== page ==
Retrospect and prospect
DOI link for Retrospect and prospect
Retrospect and prospect book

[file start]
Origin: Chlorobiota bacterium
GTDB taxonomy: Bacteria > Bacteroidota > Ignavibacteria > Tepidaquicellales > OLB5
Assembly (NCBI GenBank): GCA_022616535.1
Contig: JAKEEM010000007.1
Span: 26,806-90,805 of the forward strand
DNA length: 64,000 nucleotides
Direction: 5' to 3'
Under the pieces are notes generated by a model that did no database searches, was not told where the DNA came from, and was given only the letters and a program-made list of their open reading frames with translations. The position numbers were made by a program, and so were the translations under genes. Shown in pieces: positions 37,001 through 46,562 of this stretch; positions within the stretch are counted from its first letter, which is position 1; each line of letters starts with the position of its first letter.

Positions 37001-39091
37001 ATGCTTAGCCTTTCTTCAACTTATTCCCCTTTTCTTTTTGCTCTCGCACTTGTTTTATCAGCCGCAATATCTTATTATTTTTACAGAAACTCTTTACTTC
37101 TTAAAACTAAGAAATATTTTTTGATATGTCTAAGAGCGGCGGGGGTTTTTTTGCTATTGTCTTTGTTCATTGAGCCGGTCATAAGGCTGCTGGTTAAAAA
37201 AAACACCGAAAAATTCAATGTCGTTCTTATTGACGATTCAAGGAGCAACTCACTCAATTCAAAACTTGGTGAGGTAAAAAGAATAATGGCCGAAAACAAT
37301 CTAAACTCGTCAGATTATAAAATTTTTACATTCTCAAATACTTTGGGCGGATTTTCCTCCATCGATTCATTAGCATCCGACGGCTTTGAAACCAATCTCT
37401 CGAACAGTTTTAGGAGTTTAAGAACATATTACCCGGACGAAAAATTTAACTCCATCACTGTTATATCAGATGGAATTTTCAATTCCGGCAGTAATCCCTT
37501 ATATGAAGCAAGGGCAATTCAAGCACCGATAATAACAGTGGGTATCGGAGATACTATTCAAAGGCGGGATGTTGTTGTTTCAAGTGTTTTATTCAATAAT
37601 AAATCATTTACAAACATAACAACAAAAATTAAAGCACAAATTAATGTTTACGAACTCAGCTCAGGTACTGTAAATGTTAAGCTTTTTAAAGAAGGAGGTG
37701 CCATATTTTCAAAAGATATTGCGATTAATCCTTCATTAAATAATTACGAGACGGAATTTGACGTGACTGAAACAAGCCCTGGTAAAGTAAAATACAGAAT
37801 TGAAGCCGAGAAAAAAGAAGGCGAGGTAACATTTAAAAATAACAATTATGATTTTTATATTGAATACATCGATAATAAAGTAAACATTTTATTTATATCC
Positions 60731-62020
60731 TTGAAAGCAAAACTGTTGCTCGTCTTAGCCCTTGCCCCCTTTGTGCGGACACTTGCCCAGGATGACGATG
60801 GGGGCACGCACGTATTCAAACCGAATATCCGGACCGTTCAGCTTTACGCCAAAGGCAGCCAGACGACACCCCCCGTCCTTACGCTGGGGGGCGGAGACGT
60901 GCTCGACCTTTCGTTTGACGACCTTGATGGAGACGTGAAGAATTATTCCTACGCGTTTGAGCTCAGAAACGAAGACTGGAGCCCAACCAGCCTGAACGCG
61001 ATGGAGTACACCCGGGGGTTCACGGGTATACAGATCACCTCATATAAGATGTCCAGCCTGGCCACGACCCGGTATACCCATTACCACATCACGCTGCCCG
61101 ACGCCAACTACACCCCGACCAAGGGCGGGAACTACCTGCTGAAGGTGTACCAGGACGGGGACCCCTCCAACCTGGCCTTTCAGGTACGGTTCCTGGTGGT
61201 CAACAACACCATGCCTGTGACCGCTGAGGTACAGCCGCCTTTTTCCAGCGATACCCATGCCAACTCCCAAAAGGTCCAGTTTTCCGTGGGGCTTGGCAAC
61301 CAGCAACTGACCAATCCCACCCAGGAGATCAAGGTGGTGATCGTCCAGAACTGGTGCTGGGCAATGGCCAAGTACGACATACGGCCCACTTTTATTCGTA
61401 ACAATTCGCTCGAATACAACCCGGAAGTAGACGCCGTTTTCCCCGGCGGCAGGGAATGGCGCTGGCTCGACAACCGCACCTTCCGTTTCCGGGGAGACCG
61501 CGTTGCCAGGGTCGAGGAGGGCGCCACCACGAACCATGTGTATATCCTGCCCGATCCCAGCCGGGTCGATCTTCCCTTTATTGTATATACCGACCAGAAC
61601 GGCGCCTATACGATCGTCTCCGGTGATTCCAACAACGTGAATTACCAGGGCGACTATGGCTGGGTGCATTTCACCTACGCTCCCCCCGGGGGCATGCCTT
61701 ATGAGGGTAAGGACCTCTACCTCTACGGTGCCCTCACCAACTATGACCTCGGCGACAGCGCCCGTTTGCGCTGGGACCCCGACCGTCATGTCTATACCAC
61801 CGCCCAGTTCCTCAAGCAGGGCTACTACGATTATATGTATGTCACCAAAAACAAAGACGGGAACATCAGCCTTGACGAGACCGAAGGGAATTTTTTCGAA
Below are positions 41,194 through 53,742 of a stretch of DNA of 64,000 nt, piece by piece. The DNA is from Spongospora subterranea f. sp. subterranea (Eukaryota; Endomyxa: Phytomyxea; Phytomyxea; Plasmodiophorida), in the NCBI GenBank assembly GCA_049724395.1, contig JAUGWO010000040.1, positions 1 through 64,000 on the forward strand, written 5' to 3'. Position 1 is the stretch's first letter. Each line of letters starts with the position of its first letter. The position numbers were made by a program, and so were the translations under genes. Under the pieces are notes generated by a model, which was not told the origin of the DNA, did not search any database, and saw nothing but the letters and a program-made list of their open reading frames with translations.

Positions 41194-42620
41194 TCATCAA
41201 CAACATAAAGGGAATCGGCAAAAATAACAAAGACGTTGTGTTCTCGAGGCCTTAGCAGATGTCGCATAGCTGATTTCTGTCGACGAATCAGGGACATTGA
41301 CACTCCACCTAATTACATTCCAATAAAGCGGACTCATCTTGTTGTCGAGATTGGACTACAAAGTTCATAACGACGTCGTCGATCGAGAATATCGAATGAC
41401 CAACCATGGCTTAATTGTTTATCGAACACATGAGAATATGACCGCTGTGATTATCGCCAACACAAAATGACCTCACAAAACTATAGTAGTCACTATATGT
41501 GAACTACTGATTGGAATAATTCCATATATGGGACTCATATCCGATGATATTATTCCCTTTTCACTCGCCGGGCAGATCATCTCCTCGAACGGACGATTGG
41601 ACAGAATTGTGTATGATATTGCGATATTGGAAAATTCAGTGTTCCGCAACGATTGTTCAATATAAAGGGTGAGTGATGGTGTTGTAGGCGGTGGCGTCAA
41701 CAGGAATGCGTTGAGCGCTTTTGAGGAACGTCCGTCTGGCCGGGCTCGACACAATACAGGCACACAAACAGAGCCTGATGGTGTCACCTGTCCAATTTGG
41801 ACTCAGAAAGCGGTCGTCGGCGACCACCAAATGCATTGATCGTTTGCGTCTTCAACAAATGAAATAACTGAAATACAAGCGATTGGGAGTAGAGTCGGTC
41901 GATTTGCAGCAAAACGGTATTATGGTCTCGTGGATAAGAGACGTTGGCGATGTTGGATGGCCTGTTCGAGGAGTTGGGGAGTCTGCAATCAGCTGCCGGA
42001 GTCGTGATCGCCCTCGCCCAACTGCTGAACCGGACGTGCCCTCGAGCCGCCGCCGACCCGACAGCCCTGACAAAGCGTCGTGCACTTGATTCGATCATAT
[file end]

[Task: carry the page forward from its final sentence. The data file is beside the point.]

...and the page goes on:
Of course this approach was developed partly a priori to the case study material of this book and other empirical work, and partly in response to it. Nonetheless, it is perhaps useful to review how the approach has fared in the light of the case studies. The variety of social and environmental causes of land degradation is clearly enormous, and explanation of any one instance is usually complicated and beset by uncertainty. It is commonplace to say that each instance of land degradation is highly conjunctural, which implies that it cannot be satisfactorily theorized. Our approach attempts to build a theory which allows for complexity, and identifies the sources of that complexity. The contrasting outcomes of the three Indonesian communities' efforts to manage their land in chapter 9B defy single hypothesis explanations. The bewildering complexity produced by inter-relating environmental variability in resilience and sensitivity with social and economic variations in agricultural production, as evidenced in New Guinea (chapter 8B) or Nepal (chapter 2, section 4), must point to conditional and multiple hypotheses, not universal nor single ones.